A centenary of caring for Commonwealth war graves

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The Imperial War Graves was established by the signing of the Royal Charter on May 21, 1917 establishing the Imperial War Graves Commission with the name changed to the Commonwealth War Graves Commission by way of a supplementary Royal Charter dated June 8, 1964.

South Africa is a founder member of the Commission writes Charles Ross, former secretary of the South African Agency of the Commonwealth war Graves Commission.

The duties of the Commission are to mark and maintain graves of members of the Armed Forces of the Commonwealth who died in the two World Wars, to build memorials to those with no known grave and to keep records and registers.

The work of the Commission is guided by principles including that each of the dead should be commemorated individually by name either on the headstone on the grave or by an inscription on a memorial, the headstone and memorial should be permanent, headstones should be uniform and there should be no discrimination made on account of military or civilian rank, race or creed.

May 21 this year marks a century of caring for Commonwealth war graves from both the First and Second World Wars as stated in the Royal Charter. Today the Commonwealth War Graves Commission is responsible for 1,7 million casualties in 153 countries with more than 23 000 staff members. More than 800 000 are buried in more than 24 000 burial grounds while more than 700 000 are commemorated on memorials.

A total of 21 811 South Africans of all races are commemorated by the Commission. This represents 9 903 from World War One, 6 706 identified burials and 3 197 commemorated on memorials, and 11 908 from World War Two, 10 020 identified burials and 1 888 commemorated on memorials.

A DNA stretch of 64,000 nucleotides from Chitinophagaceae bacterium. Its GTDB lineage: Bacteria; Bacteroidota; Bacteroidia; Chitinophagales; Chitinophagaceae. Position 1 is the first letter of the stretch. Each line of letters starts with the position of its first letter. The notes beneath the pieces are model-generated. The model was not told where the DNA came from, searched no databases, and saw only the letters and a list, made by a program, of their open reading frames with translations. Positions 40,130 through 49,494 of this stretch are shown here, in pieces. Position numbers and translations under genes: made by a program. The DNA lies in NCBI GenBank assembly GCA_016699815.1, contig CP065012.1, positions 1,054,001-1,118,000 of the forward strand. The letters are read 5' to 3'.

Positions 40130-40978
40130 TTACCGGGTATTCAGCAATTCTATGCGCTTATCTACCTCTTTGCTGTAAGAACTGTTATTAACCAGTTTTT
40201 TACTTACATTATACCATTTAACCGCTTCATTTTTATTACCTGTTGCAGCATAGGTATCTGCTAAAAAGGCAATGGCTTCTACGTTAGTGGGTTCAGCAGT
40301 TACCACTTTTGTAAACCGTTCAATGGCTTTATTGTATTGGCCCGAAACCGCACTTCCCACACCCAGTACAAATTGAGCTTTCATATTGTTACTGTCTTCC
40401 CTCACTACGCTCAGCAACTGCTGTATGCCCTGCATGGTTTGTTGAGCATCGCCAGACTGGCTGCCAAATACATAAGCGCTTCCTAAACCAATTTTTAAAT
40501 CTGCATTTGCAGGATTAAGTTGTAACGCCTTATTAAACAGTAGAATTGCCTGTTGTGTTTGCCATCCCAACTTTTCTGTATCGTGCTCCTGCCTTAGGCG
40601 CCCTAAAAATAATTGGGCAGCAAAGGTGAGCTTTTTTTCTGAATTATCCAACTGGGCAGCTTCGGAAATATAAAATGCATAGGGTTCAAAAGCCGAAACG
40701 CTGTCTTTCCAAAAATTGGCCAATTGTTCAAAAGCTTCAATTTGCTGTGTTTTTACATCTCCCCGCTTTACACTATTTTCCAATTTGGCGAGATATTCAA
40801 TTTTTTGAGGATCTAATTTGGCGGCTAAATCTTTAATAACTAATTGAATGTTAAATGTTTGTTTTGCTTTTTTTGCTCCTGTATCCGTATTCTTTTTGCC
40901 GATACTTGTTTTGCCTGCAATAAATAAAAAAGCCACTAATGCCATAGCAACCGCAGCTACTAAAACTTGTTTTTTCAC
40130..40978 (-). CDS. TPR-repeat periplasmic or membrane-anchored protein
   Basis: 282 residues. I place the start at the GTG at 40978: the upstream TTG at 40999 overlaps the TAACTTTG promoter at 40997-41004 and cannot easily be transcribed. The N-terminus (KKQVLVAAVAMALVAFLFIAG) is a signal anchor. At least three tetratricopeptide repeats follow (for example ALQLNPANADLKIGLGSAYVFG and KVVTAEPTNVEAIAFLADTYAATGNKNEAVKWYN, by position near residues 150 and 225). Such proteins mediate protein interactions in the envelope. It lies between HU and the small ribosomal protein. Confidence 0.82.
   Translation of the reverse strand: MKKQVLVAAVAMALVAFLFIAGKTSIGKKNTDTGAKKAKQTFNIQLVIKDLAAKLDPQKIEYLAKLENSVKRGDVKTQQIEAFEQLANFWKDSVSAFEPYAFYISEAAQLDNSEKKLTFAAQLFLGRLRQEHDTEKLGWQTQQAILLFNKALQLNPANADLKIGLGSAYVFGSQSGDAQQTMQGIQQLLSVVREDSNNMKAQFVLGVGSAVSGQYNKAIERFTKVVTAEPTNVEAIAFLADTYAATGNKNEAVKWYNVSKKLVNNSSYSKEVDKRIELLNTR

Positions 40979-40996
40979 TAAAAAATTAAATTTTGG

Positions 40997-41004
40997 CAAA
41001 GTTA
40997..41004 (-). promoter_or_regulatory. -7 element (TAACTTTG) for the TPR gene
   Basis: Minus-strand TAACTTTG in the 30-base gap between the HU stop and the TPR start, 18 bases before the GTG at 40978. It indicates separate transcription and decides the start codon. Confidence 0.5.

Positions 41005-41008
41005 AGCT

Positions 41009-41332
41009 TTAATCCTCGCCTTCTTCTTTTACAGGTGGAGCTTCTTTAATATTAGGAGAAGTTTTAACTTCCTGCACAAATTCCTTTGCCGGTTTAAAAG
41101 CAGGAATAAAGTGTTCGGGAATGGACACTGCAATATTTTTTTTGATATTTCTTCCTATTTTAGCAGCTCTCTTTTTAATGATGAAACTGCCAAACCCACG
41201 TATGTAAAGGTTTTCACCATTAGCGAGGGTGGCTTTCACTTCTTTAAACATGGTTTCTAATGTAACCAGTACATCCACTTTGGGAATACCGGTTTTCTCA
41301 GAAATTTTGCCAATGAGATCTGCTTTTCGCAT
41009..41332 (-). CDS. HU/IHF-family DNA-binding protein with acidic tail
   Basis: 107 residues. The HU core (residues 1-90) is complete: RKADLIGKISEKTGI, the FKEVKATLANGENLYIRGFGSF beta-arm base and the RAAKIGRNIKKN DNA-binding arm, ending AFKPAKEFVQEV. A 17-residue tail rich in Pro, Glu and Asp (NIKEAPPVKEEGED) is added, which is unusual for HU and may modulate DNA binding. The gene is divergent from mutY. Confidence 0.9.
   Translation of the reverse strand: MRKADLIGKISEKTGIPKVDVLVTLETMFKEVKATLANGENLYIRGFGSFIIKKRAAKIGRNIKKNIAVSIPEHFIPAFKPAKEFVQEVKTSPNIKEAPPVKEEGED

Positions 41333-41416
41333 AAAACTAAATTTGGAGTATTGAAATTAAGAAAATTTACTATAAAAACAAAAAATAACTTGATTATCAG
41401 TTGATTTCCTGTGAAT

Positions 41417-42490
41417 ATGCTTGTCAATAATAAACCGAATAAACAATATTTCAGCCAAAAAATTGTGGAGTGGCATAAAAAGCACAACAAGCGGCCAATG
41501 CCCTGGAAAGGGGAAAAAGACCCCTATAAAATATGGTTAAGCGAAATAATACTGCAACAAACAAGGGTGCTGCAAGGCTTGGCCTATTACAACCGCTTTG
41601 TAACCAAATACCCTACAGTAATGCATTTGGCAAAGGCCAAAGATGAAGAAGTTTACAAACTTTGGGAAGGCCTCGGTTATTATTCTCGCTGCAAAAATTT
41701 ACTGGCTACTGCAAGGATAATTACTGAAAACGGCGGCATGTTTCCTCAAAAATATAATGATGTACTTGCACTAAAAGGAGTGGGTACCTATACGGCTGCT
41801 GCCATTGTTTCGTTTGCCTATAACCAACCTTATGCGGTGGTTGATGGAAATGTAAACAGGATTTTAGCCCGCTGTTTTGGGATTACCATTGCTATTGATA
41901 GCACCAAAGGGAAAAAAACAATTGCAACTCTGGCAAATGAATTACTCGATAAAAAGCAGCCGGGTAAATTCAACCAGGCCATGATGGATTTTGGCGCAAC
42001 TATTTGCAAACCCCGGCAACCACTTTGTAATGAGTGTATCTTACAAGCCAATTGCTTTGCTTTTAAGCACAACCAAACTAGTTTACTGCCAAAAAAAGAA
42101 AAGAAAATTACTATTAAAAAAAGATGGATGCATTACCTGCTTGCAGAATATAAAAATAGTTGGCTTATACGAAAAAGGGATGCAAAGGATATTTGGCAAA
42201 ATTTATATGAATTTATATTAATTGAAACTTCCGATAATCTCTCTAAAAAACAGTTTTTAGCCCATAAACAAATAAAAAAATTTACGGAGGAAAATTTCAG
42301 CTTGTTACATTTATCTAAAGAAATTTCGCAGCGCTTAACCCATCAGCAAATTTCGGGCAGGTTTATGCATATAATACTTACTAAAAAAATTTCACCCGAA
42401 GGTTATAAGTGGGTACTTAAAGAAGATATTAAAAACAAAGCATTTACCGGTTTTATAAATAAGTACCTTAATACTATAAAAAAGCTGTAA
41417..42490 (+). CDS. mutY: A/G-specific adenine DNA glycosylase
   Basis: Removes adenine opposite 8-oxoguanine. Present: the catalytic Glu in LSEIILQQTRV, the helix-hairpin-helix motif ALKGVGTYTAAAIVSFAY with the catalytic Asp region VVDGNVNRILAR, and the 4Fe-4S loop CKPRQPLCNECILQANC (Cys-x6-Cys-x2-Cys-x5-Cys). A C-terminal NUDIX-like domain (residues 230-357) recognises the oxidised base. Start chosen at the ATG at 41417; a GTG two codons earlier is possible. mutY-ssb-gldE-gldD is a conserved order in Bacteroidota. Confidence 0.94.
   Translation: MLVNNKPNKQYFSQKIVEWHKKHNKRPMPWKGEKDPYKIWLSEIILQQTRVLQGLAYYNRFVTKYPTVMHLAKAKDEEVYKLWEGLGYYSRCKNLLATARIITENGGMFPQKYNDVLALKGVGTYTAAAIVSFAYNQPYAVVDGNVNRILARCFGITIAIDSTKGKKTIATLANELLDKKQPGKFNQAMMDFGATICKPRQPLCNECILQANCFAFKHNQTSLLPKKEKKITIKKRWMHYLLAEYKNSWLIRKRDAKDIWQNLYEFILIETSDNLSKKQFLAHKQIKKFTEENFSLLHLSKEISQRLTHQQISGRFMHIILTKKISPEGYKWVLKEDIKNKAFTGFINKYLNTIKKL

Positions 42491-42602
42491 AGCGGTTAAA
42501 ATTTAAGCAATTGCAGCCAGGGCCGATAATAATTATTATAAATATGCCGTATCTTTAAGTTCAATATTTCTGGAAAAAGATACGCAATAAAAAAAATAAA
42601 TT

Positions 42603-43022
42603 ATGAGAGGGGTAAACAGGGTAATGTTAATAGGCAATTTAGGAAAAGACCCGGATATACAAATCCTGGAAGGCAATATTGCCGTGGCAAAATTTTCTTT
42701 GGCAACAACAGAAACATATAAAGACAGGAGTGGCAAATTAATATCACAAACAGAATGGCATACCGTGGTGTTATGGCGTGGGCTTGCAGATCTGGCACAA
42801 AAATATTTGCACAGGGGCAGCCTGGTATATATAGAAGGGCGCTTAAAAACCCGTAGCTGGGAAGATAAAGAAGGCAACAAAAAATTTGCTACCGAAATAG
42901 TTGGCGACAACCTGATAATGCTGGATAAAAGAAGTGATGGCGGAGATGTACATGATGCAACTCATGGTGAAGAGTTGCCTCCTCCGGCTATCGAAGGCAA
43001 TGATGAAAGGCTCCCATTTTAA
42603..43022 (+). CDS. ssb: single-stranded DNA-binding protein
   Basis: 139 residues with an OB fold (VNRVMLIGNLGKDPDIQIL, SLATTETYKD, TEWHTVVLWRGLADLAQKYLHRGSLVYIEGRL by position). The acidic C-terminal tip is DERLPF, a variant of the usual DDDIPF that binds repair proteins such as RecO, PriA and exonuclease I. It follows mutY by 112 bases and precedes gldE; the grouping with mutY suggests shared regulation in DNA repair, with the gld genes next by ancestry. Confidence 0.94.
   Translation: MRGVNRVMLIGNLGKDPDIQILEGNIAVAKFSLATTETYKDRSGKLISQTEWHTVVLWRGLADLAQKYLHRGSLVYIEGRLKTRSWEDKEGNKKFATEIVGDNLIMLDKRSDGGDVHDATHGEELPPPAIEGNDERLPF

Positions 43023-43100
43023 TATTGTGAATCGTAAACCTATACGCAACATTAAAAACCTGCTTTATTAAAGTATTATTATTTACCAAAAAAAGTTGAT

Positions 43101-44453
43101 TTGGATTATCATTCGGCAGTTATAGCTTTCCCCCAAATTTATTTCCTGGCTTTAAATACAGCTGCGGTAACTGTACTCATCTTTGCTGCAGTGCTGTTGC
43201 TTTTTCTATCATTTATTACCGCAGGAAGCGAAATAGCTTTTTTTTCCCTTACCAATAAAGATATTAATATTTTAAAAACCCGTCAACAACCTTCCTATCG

Six hundred and twelve identified and three unidentified South African Commonwealth war casualties from the First World War and 16 from World War Two are buried in the Dar es Salaam War Cemetery in Tanzania while 486 identified and nine unidentified South African Commonwealth war casualties from World War Two are buried in the El Alamein War Cemetery in Egypt.

As regards memorials 833 South African Commonwealth war casualties from World War One are commemorated on the Thiepval Memorial in France while 1, 229 South African Commonwealth war casualties from World War Two are commemorated on the El Alamein Memorial in Egypt.

The South African Agency, established in 1922, is responsible for Commonwealth war graves and memorials in South Africa, Namibia, Lesotho, Swaziland, St Helena Island and Ascension Island. This comprises 8 328 identified Commonwealth burials and 495 Commonwealth casualties on memorials. In addition the Agency is responsible for the graves of 136 foreign nationals and 22 947 Non-Commonwealth burials, British graves from the South African War 1899 – 1902, in 1 119 burial sites.

The burial sites in South Africa range from war cemeteries, military plots and single graves in municipal and other cemeteries to single graves along railway lines or dirt roads or on family farms.

The war cemeteries include the Palmietkuil South War Cemetery and Memorial near Springs, Potchefstroom Military Cemetery near Potchefstroom, Hamilton War Cemetery in Bloemfontein and the Dido Valley Naval Cemetery in Simon’s Town. Military plots are in the Maitland Cemetery in Cape Town, West Park Cemetery in Johannesburg, Stellawood Cemetery in Durban, Plumstead Cemetery in Cape Town and the Thaba Tshwane New Cemetery in Tshwane.



The Palmietkuil South War Cemetery and Memorial contains the graves of 215 members of the Native Military Corps and two members of the Essential Services Protection Force. A hundred and twenty-two casualties are commemorated on the memorial in the cemetery, 103 from the Native Military Corps, seven each from the Cape Corps and the Indian and Malay Corps, four from the Essential Services Protection Force and one from the Royal Army Ordnance Corps.